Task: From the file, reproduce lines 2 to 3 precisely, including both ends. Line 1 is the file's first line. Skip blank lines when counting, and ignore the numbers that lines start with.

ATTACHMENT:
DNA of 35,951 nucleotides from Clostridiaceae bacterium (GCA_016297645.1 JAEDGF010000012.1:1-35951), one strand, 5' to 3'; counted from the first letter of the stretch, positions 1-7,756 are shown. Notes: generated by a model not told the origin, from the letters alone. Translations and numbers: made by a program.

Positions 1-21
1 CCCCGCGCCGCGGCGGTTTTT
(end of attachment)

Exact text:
Positions 1-21
1 CCCCGCGCCGCGGCGGTTTTT